Genotype/phenotype association in von Willebrand disease: is the glass half full or empty?


David Lillicrap, Department of Pathology and Molecular Medicine, Richardson Laboratory, Queen’s University, Kingston, K7L 3N6, Canada.
Tel.: +1 613-548-1304; fax: +1 613-548-3156.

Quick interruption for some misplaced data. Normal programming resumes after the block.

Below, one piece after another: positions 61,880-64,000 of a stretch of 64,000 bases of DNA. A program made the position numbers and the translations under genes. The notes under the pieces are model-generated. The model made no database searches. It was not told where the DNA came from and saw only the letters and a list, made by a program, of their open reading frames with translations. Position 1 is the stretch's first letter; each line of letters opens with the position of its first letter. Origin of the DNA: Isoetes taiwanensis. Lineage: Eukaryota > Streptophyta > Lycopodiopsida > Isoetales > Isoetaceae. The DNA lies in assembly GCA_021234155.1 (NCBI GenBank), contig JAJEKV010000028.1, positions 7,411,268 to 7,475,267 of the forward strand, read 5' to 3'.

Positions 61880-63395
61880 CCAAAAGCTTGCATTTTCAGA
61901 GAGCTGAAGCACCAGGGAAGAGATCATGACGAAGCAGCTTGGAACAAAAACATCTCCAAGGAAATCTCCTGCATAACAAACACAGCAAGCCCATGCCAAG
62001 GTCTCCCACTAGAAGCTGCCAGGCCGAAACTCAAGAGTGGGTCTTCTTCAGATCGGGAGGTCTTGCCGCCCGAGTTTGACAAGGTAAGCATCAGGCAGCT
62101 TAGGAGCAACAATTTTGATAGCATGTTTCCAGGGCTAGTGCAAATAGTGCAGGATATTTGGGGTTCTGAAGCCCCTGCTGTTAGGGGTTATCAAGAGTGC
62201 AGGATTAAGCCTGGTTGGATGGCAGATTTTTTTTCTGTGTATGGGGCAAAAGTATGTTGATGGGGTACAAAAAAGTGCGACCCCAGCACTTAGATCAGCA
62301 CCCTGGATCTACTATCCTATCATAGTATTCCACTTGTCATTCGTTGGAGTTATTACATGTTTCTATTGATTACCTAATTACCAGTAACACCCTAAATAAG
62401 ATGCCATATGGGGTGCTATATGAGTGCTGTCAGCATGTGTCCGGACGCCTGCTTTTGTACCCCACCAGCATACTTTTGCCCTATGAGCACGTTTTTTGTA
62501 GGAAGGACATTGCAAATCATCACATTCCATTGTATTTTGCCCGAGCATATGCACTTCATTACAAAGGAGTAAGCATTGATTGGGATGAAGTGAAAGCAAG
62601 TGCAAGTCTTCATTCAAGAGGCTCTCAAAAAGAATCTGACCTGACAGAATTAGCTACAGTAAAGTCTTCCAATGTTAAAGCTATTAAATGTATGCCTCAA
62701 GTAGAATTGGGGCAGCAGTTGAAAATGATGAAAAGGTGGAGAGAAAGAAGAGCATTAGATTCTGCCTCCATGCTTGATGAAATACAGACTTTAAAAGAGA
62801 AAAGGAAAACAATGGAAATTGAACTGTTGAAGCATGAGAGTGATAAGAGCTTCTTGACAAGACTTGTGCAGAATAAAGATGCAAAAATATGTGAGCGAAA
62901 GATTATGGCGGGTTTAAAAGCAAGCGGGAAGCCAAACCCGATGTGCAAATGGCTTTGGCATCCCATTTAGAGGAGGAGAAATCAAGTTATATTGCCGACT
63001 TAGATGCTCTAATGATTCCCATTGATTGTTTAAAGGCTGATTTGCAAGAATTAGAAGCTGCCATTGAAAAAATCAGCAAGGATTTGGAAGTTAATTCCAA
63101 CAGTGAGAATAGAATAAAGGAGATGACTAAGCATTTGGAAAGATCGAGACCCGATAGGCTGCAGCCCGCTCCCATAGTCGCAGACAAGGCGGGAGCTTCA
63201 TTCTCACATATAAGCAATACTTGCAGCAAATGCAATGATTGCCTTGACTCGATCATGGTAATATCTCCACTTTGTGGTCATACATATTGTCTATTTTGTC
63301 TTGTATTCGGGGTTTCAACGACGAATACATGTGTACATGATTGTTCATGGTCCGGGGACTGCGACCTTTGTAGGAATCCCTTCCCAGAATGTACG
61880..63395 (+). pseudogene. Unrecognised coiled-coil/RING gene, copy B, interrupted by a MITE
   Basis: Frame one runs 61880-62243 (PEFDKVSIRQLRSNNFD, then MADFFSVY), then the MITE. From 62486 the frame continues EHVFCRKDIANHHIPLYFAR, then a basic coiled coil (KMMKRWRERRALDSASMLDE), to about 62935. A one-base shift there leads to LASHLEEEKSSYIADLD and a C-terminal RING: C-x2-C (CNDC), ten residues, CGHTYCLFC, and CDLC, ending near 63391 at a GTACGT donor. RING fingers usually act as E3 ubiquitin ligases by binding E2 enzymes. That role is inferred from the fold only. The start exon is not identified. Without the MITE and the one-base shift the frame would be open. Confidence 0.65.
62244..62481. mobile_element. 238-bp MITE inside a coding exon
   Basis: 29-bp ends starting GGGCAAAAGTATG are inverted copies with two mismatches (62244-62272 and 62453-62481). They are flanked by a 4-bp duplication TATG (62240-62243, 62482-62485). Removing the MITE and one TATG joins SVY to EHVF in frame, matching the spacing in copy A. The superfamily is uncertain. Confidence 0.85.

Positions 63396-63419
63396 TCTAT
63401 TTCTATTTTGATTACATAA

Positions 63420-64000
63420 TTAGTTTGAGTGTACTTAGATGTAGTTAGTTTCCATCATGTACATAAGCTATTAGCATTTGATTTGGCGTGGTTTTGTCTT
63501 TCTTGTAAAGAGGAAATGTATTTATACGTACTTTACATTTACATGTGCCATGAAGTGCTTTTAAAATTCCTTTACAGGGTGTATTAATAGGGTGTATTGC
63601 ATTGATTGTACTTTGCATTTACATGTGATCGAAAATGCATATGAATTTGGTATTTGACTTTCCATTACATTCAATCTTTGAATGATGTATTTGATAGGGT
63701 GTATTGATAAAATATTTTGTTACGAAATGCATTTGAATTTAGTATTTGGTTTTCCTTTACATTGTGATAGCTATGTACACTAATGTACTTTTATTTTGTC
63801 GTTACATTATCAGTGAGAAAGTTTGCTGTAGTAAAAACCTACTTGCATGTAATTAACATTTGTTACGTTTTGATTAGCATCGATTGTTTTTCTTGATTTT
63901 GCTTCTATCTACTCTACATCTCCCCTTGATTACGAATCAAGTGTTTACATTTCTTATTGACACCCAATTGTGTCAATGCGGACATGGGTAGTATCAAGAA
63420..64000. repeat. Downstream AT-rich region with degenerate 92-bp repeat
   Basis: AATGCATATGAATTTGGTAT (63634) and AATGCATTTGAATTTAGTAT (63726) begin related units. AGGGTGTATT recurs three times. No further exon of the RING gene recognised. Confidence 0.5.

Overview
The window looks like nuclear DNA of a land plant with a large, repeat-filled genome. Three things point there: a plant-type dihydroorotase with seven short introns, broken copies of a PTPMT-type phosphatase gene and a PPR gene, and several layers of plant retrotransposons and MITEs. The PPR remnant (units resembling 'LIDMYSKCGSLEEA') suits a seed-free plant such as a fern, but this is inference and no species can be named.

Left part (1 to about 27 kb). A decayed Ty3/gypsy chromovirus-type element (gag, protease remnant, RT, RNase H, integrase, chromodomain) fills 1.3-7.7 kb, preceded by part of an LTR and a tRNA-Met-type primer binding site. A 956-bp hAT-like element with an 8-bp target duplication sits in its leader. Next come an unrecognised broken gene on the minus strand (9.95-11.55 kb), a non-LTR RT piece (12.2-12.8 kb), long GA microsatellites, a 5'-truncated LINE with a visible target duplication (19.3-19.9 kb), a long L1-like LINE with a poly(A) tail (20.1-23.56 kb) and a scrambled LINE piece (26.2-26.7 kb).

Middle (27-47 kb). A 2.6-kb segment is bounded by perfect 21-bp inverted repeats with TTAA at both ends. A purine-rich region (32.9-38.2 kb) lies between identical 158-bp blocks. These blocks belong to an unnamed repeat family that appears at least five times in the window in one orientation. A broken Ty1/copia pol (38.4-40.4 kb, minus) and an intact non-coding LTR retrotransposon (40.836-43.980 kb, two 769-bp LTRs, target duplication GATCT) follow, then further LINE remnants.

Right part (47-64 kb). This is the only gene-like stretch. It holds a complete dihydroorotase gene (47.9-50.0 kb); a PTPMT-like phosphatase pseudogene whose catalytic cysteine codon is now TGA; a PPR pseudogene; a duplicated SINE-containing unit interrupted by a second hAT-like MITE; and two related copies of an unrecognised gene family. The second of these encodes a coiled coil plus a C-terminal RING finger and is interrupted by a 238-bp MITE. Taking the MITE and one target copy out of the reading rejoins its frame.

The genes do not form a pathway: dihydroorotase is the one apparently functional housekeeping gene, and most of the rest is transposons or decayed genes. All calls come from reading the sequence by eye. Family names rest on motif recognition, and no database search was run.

Summary.  Since the original description of this disease in 1926, major advances have been made in our understanding of the pathogenetic mechanisms responsible for von Willebrand disease (VWD). We now recognize that this disease comprises a collection of diverse quantitative and qualitative abnormalities of the adhesive protein von Willebrand factor (VWF), the key protein involved in platelet adhesion, and the carrier protein for factor VIII (FVIII) in plasma. Since the mid-1970s there has been a growing appreciation of ‘variant’ forms of the disease and in the 20 years since the cloning of the VWF gene, much progress has been made in characterizing the molecular genetic pathology of type 3 VWD and the various type 2 variants, types 2A, 2B, 2M and 2N VWD. In all of these cases, mechanistic insights into VWF structure/function have been forthcoming. Most recently, preliminary results relating to the mutational landscape of type 1 disease have been published that highlight the complex pathogenic background of this mild/moderate quantitative trait.